vital provision. How are your Colonial repre- 
sentatives to be chosen ? If, as at present, they 
are only siimmoned by the King on the advice 
of the British Cabinet, that Cabinet will remain 
the sole real executive." 

Mr Wakefield smiled indulgently. " You have 
raised the very point I was coming to. The 
Colonial members must be representative, other- 
wise they can claim no mandate fi'om their 
people. I propose to extend the principle of 
the triennial conferences of Premiers. Why 
shpuld not they take place more often, — say 
every second year, — without any great incon- 
venience. The Premiers would be Cabinet Min- 
isters ad hoc, and would attend the Cabinet in 
its imperial session. Few of the greater im- 
perial questions are so urgent as not to be able 



to wait for such sessions, certainly not the great 
questions of policy. The Imperial Cabinet would 
have power to vote money, the Colonial repre- 
sentatives voting according to the proportion of 
Colonial contributions. As the Colonies grow 
to their full stature and assume more of the 
imperial burdens, these contributions will be- 
come larger, and their power of control propor- 
tionately greater. The Premiers would have a 
mandate in a true sense from their colonies, for 
the subjects discussed in the Cabinet would 
already have been discussed in their own parlia- 
ments, and might even have been at issue in the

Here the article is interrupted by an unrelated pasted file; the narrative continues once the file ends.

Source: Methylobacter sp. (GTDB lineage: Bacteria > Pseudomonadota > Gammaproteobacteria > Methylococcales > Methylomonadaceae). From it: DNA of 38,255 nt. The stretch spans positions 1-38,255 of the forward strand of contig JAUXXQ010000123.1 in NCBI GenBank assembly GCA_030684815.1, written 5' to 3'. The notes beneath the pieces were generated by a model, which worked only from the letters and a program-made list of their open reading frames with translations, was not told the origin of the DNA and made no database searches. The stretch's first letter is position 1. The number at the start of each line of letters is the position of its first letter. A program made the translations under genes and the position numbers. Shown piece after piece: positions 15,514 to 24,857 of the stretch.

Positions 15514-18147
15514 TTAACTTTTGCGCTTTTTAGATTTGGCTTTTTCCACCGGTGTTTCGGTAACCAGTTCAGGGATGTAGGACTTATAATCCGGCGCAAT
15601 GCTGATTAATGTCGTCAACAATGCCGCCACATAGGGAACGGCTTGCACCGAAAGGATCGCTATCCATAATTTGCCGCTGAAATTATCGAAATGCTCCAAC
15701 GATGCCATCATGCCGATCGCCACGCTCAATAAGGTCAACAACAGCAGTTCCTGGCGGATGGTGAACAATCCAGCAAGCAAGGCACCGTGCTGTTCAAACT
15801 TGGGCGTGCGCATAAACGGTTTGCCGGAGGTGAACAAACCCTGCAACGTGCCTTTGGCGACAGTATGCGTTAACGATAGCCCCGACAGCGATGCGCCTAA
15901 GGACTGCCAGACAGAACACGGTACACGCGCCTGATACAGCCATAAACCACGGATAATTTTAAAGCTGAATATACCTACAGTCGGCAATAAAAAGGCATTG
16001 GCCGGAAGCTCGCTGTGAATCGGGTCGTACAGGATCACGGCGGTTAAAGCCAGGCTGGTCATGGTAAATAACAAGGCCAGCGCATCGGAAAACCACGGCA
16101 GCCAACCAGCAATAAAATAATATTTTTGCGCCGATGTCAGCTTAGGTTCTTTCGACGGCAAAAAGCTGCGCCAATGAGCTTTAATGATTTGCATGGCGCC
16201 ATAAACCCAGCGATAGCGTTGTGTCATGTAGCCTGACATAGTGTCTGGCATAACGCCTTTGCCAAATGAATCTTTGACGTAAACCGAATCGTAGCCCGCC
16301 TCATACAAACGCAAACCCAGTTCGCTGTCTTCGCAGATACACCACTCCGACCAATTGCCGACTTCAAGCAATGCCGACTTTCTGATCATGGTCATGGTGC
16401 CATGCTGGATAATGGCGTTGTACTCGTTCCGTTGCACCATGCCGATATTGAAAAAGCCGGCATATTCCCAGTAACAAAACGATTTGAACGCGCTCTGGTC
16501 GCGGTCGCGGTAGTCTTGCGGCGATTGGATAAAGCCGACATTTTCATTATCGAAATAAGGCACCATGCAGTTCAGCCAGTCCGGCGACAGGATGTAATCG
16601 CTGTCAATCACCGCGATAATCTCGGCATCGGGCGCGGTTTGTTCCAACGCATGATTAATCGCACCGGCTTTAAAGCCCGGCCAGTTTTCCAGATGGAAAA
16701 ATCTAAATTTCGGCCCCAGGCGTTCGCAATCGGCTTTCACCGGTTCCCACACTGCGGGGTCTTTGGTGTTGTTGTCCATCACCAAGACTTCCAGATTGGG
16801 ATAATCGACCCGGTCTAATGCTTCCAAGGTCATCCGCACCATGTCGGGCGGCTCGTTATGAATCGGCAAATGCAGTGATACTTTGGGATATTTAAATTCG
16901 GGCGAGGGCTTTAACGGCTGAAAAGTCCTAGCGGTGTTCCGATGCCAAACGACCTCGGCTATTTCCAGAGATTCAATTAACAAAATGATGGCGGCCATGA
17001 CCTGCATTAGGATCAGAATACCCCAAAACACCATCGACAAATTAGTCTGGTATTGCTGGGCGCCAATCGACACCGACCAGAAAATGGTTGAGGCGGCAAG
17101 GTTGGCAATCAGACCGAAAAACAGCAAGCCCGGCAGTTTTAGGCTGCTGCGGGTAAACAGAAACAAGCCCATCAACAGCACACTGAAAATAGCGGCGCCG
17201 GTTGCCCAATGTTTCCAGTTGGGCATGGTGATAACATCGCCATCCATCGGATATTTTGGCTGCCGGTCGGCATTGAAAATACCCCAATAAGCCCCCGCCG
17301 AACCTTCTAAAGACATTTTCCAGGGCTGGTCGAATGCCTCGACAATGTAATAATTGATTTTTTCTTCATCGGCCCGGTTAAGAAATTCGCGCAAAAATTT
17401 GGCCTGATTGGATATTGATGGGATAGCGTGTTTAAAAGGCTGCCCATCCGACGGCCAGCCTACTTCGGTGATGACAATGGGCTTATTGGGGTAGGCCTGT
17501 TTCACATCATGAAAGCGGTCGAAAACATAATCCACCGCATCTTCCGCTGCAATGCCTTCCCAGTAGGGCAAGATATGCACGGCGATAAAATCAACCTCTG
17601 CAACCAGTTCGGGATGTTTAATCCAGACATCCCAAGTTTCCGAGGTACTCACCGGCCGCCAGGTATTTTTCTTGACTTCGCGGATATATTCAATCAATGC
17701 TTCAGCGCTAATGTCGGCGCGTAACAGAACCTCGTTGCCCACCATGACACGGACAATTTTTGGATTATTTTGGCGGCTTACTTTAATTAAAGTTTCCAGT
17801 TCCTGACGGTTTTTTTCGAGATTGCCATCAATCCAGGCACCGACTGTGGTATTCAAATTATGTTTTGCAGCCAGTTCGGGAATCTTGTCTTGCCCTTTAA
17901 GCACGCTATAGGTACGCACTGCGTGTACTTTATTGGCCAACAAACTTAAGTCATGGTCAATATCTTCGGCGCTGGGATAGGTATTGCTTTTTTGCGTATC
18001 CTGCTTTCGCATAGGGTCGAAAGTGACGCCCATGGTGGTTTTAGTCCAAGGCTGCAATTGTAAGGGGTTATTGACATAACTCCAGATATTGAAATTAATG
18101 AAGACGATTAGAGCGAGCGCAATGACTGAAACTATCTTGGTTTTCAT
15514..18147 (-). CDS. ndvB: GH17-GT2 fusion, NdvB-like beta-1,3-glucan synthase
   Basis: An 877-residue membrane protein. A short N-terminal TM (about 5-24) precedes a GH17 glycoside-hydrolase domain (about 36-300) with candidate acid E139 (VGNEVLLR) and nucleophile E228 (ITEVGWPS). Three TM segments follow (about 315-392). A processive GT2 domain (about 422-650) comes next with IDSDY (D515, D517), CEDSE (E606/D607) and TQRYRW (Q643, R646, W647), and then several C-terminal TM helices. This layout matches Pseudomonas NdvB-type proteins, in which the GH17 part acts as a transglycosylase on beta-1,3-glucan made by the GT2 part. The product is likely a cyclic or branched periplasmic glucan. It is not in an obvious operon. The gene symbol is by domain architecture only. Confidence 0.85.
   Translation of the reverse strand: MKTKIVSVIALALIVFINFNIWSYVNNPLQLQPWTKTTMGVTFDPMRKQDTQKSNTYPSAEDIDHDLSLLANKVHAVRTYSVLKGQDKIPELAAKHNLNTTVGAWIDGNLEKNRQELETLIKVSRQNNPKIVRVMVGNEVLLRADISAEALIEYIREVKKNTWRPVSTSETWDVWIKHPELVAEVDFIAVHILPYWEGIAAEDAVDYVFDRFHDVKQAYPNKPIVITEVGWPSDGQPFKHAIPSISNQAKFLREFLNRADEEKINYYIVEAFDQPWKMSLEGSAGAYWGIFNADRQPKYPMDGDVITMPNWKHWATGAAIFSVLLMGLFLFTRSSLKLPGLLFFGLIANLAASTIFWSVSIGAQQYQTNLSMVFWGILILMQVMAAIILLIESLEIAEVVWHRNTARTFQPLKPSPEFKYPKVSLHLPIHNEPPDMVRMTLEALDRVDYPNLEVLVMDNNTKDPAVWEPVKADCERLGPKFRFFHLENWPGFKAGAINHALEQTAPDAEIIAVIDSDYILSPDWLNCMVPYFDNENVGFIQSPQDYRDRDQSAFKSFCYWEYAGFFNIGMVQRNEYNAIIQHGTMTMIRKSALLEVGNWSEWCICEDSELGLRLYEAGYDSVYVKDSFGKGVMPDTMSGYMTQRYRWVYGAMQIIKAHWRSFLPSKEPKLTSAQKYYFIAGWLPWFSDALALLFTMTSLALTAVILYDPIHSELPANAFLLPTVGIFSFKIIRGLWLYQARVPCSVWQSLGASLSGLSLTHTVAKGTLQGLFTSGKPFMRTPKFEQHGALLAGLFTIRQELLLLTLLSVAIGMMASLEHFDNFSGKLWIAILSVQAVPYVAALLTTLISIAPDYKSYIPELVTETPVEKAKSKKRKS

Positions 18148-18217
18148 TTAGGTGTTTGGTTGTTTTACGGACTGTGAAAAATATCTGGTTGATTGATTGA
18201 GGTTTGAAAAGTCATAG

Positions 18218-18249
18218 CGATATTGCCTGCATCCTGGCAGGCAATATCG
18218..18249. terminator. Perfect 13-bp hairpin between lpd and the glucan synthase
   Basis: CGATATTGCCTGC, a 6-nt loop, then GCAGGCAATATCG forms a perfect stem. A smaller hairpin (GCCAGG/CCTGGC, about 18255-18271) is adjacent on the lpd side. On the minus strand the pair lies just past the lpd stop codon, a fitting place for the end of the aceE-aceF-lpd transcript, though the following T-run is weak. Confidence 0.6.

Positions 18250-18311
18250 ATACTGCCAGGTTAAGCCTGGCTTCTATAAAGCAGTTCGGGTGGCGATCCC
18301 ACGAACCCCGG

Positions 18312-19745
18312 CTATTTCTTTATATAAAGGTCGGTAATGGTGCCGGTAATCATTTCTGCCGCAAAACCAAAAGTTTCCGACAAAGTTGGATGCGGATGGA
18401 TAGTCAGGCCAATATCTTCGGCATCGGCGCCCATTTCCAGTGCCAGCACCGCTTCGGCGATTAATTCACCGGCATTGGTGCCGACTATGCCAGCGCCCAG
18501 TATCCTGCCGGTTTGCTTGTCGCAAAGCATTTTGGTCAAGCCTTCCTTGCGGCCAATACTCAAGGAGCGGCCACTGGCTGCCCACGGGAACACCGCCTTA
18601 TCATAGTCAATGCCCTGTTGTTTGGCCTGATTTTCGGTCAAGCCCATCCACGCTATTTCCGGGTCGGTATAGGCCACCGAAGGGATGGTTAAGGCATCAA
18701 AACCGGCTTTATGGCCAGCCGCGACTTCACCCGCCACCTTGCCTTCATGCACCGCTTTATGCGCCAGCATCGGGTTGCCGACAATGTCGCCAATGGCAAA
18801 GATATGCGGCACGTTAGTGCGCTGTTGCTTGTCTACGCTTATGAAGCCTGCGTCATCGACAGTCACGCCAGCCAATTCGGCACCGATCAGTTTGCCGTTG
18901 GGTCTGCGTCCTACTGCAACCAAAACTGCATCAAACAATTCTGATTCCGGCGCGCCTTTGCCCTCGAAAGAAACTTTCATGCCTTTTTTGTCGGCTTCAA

previous elections. In time Colonial officials 
would be appointed to the great executive posts 
in the Empire, and we should attain to the only 
practical form of imperial federation— one central 
and representative imperial executive. I would 
also suggest, as a supplement, a permanent com- 
mittee of the Privy Council, with advisory fimc- 
tions, to discuss imperial questions between the 
sittings of the executive, and a permanent Im- 
perial Intelligence Department to keep in touch 
with any new developments. Such is a rough 
outline of a scheme which seems to me both 
possible and desirable. It may be amended in 
detail, but I think it is right in its main lines." 
"I would like to ask one question," said Mr 


Astbury. "To what representative body would 
your Imperial Cabinet be accountable?" 

"In the first instance to the British Parlia- 
ment, though the Colonial representatives would 
of course be accountable to their own parliaments 
also. If at some future time there should come 
any form of imperial legislature, then the Cabinet 
would naturally account to it." 

Lady Warcliff had hitherto borne small share 
in the discussions. Her extreme mental energy 
was accustomed to take the form of restless 
organisation rather than the speculations of 
debate. Since her arrival at Musuru she had 
been busy investigating every detail of the 
management of that immense household, and 
had all but driven the Scotch major-domo into 
lunacy. She had mastered, too, the principles 
of the agricultural settlement, and was engaged 
in the somewhat hopeless task of convicting Mr